Many children only need one six-week programme. In other cases children can have the period extended, or even return for a further six-week session. In one case a child who has moved on to a secondary school returns for weekly sessions.
Children are selected where:
Support is given:
- they display difficulties of social adjustment, or the signs of emotional or behavioural problems;
- pupils' introverted or extroverted behaviour is of concern to staff.
A clear aim of the project is to reduce the number of children who receive temporary or permanent exclusions.
- to all children at stage 2/3 of the LEA's code of practice for discipline and
- in exceptional circumstances of trauma at home or school;
- for newly referred pupils where intervention, in order to be effective, must be immediate.
- With parents
Many of the parents in these families are also suffering high levels of stress that militates against their performing adequately as parents. Parents are invited into the programme both to discuss the problems of their children and to take advantage of massage and other available techniques to assist with their own problems.
Whilst a parent's participation in the project is not essential no work will be undertaken without their consent and support. Project staff feel strongly that this project cannot take place in isolation but must take place alongside the primary carer who spends most of their time with the child.
- With teachers
All teachers within the schools have been encouraged to take advantage of the facilities and support available, both to assist them with their own high levels of stress but also so that they fully understand the advantages of the programme and can therefore choose children who will genuinely benefit.
Total Project Costs
Revenue: £40,000 p.a. (SRB £30,000, schools £5,000 each in contributions in-kind)
Outcomes and Achievements
The full programme has only been running for a year, and it is inevitably premature therefore to make judgments about its eventual impact. However the early indicators are extremely positive and the programme has been welcomed enthusiastically by all the teachers and parents involved. About 30 children from each of the two schools have undertaken at least one of the six-week programmes, but a larger number has benefited indirectly through the collective use of 'quiet room' facilities. The head teachers have estimated that perhaps 80 per cent of those participating have displayed real improvements in behaviour and the ability to cope. In one of the schools the head thought that the scheme had helped prevent the exclusion of at least five children.
JMU are undertaking a rigorous evaluation of the programme (which it is hoped will be extended to other schools in the area). The first full-year evaluation is expected shortly and consists of three factors.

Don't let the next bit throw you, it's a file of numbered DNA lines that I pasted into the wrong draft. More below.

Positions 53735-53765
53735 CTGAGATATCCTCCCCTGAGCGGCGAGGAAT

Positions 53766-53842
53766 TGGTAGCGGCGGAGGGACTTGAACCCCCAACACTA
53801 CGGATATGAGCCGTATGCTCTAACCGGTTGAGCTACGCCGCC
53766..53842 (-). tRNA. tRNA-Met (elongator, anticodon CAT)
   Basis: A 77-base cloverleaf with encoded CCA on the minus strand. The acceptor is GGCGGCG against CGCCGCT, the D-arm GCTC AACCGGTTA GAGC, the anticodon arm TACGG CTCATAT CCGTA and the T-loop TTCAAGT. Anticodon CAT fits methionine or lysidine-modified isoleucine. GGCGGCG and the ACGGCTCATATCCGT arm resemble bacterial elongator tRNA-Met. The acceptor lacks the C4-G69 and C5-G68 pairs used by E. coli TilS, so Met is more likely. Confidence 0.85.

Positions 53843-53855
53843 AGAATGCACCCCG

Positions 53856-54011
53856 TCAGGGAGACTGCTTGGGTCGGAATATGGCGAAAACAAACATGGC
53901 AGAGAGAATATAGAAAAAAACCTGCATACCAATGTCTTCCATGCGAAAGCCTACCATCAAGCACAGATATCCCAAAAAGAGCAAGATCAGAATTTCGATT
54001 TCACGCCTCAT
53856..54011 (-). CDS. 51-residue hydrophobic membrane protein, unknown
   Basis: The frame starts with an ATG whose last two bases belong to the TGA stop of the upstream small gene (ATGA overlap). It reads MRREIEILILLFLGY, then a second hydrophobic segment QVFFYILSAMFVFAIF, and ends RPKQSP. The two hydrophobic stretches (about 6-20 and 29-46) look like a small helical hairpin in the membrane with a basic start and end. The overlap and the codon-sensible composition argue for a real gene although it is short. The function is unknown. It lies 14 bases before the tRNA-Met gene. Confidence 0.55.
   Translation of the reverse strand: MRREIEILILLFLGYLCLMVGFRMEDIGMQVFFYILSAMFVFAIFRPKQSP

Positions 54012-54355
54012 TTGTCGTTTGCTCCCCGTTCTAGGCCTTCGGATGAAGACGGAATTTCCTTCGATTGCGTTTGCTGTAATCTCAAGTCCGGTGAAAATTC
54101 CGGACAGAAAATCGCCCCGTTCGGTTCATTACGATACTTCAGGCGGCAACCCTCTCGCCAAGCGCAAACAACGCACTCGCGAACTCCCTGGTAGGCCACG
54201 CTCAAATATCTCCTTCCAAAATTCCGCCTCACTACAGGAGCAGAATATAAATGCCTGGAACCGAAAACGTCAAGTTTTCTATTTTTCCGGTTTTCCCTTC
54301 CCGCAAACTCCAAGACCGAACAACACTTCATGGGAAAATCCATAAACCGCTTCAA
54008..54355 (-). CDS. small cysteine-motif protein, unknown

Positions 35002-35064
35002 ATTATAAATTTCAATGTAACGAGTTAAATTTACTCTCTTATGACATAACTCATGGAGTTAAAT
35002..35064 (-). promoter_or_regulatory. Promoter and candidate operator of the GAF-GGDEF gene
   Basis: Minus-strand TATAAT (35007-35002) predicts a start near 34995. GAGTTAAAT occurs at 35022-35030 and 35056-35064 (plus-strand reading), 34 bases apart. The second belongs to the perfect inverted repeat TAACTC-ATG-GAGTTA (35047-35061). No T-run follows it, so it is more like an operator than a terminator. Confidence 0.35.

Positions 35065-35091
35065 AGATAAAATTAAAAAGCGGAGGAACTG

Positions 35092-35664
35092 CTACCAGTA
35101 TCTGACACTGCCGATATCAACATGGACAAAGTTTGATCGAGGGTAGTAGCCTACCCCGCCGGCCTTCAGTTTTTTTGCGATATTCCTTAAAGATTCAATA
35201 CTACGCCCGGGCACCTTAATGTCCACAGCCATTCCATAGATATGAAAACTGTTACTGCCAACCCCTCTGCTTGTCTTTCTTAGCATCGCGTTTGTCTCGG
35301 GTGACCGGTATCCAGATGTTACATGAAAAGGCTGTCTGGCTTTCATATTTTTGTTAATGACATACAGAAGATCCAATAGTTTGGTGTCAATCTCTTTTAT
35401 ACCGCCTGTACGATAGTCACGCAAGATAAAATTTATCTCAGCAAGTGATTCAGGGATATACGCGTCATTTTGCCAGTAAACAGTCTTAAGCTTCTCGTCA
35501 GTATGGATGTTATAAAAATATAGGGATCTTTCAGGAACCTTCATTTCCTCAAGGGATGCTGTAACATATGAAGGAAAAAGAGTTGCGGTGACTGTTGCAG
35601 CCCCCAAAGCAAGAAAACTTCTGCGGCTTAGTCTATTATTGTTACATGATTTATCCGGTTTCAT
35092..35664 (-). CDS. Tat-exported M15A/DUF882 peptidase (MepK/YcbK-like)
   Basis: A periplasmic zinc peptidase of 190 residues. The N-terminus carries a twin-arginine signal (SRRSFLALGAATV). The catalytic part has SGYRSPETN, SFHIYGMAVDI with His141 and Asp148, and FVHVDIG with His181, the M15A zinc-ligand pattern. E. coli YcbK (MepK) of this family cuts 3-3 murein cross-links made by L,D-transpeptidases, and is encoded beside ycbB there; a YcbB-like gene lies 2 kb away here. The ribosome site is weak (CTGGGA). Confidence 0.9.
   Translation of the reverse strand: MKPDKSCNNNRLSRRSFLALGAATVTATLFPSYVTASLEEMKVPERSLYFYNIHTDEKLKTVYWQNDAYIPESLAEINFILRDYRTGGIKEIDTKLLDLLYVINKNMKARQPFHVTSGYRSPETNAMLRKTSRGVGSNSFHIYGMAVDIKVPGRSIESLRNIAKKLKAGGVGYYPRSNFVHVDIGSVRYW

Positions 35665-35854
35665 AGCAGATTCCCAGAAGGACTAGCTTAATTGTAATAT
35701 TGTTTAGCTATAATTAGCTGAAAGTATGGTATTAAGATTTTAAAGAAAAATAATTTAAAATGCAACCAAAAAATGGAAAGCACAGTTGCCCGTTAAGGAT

- The Boxall Development Strands
This technique is based on a standardised procedure developed on a large cohort of children supported through Nurture Groups in London. The strands are based on five factors.
The trend for the pilot group as a whole was positive. Of the seven children involved in the pilot, four showed considerable gains, two made slight regressions, which emphasised the need for a longer period within the programme, and one made limited gains where the problem was thought to be with the peer group.
- Organisation of experience
- Internalisation of controls
- Self limiting features
- Undeveloped behaviour
- Unsupported development
- With parents
Of the parents whose children were involved:
- five thought the programme had been very positive
- one thought the programme slightly positive
- one did not respond
- With teachers
Teachers thought that there had been improvements in all seven cases, with four showing slight improvements and three showing considerable improvements.
The critical issues concern how far the improvements survive (and particularly the transition to secondary school), and how far they feed through into improved levels of educational attainment. However, the results so far are highly impressive given the extreme pressures under which many of the children concerned are forced to live.
Example of achievement
One of the children who has participated in the programme lives with his single mother. According to his teachers, he used to be a major cause of disruption in class - which they attributed to the stress of his home life. His mother had to cope with continued domestic violence - and the child was aware of the fact. Attendance at the quiet room sessions has helped the child adjust to and cope with these appalling pressures.
Tel: 0151 494 2777
Fax: 0151 494 4230